How Do I Dye My Sweatshirt But Not the Emblem?

I accidentally got bleach all over a blue sweatshirt. There is a small emblem of a baseball on it. Does anyone know how I can dye this (90% cotton) and leave the baseball white? Tape? Clear nail polish? Or is it a lost cause?

Thank you.

By Pam

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April 29, 20100 found this helpful

I would just pass it off as a tie-dyed shirt. If you have to have more bleach spots on it to this, that is what I would do. I have never had much success dyeing items that had bleach spots on them, they don't end up the same color as the rest of the item.

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April 30, 20100 found this helpful

I'd forget the dying and go with bleaching all over. I had nothing to lose when I bleached an olive sweatshirt because of bleach spots. All but the stitching bleached and it is absolutely lovely, very classy and I found that I had discovered a new lime'ish-yellow that gets compliments each time I wear it.

The bleached spot(s) AND the emblem might do well to "paint" until saturated with a small artist's brush using Scotchguard water repellent (spray outside into the lid to gather a puddle of it for front and back of the emblem and spot(s)).

Then, let it dry a full 24 hrs. before bleaching, using no detergent until you achieve an even lightening. Even if the Scotchguard washes out as a result, you will have given it all a couple of final rinses.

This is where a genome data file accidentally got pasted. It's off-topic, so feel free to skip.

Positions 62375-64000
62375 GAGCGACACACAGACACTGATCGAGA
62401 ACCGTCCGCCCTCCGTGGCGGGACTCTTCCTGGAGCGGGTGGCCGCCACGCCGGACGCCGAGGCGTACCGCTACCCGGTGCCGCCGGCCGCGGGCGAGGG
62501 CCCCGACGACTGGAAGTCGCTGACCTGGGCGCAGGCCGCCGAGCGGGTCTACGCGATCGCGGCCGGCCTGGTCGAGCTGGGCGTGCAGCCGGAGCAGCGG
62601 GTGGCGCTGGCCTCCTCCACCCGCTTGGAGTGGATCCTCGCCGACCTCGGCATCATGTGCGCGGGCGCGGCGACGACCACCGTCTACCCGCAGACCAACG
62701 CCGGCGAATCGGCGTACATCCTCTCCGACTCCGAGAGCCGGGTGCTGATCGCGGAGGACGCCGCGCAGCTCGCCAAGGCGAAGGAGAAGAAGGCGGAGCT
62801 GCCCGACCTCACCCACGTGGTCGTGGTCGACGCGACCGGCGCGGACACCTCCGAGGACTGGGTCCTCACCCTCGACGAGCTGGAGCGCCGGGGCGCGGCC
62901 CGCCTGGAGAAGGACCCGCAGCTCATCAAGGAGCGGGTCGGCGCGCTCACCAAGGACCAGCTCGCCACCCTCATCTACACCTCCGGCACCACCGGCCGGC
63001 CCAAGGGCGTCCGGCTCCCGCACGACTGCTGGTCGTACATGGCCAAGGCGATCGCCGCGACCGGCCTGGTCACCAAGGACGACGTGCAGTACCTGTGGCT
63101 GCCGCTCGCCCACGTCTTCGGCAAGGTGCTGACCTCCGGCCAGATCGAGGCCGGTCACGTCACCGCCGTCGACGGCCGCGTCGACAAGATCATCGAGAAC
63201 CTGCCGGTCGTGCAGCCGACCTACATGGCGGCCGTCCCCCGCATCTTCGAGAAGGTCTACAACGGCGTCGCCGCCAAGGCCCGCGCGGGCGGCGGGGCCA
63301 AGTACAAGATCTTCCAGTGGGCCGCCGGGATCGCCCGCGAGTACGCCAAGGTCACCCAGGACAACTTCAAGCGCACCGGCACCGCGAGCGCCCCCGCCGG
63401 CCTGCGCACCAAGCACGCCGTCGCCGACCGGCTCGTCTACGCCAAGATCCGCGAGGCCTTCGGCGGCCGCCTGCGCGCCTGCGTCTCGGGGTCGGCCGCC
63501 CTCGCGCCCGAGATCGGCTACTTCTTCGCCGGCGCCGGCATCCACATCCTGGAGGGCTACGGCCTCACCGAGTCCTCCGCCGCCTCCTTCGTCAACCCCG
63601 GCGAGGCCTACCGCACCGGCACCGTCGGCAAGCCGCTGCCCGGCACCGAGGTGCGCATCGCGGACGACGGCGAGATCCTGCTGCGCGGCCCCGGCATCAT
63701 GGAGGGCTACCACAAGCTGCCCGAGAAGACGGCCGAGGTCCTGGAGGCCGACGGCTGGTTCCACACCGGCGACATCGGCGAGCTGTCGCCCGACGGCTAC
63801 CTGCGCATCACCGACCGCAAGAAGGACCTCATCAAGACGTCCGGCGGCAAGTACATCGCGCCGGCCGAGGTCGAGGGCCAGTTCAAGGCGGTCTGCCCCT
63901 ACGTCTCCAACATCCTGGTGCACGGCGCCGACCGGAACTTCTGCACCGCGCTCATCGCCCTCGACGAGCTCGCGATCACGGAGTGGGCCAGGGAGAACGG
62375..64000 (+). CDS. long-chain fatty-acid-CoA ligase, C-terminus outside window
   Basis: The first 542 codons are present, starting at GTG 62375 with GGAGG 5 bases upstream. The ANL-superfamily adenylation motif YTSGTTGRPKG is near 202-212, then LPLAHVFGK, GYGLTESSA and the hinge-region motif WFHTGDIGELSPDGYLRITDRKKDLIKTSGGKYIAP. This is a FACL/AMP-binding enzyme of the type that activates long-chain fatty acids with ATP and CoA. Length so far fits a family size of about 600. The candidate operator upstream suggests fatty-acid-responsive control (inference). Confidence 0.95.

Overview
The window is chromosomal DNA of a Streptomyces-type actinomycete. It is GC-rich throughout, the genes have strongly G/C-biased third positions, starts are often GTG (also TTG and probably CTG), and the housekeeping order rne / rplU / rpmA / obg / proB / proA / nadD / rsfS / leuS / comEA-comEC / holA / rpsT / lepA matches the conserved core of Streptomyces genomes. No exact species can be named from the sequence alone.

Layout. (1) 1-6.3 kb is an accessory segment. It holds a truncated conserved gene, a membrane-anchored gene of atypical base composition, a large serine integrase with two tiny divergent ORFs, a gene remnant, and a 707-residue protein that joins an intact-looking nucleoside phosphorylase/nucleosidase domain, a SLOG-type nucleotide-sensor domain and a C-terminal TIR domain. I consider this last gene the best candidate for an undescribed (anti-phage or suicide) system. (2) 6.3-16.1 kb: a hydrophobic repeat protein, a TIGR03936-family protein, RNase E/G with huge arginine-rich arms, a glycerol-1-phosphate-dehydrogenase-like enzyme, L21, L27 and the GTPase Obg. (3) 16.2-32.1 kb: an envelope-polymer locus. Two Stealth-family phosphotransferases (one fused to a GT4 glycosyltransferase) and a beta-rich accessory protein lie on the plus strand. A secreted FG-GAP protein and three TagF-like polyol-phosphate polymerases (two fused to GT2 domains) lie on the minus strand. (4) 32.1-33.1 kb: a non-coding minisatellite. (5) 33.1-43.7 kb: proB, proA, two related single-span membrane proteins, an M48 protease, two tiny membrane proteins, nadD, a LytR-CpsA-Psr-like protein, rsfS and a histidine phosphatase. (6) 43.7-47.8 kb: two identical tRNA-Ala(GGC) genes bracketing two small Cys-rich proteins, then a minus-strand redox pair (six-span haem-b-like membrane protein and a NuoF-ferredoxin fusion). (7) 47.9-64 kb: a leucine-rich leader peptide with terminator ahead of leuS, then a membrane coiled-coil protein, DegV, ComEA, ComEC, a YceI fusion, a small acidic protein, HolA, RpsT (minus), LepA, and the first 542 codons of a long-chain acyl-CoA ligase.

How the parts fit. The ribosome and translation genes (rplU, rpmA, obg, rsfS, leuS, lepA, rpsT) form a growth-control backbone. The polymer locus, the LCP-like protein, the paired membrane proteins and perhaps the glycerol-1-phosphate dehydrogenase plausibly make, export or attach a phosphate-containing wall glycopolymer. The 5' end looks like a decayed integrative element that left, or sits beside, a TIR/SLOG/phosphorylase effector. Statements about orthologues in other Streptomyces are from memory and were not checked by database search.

Wash as usual only after you have achieved a similar lightening as is the spot(s), your guideline. Be extra careful not to put too much Scotchguard on your brush or q-tip so you stay within the spot edges, keeping in mind that the liquid Scotchguard might run if you have your brush or q-tip too full.

Test it on a rag or thickly folded paper towel first to get the hang of it and to see how much bleeds into the non-bleached areas around the q-tip or brush size.

Think back to the amount of bleach that you likely used in a washer load that originally bleached it? And the temp of the bleach at the time. Was the bleach added to a dry shirt or wet one? Think it through very well first.

Or was it an accidental drip? If an accident, was it full strength? If diluted, try to remember the approx. mixture/dilution and use that same formula, temp. time, again.

The best you can hope for is an all-over color like the spot(s). The worst is that you may have to dry the whole thing, Scotchguard the spot(s) again, and repeat the process until you succeed.

I remember that I still have a slight variation difference in color from the spots I had, but when the whole garment is lighter, it's a MUCH less noticeable difference that only I can tell.

Good luck and God bless you. " - "

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May 2, 20100 found this helpful

You might be able to use the Batik method:

Melt clear paraffin wax in a double boiler filled with water in the bottom.

Paint over your design with the wax. Make sure the wax penetrates the fabric completely (you should see it on the back of the cloth).

Where the wax goes, there will be no dye.

Let the wax cool.

Put on a pair of rubber gloves.

Prepare dyes or inks as suggested by the manufacturer. Use cool dyes so they won't melt the wax onto the fabric.

Dye the material. Immerse it for about 20 seconds.

Rinse it in cool water to remove excess dye. If the color isn't dark enough, dye it again.

Allow it to air dry by hanging it up.

Remove the wax, either by scraping it off or by ironing it between a few paper towels and newspaper (this can be done while the fabric is still wet).

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